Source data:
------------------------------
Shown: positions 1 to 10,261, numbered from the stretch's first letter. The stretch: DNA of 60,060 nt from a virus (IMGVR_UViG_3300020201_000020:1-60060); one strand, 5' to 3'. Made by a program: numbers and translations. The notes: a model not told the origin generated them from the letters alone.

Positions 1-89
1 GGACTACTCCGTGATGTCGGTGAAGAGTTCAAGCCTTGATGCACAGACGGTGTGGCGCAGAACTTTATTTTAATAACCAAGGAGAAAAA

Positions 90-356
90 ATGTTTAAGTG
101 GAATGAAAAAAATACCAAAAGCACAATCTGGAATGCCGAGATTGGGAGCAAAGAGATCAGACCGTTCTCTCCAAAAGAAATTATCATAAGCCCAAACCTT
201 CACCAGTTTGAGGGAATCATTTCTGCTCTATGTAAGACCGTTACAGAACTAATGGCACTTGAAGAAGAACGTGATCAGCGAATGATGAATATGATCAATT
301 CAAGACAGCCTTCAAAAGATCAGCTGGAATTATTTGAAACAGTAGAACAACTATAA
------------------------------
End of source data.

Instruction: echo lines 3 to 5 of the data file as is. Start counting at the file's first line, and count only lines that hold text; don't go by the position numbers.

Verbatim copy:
1 GGACTACTCCGTGATGTCGGTGAAGAGTTCAAGCCTTGATGCACAGACGGTGTGGCGCAGAACTTTATTTTAATAACCAAGGAGAAAAA

Positions 90-356
90 ATGTTTAAGTG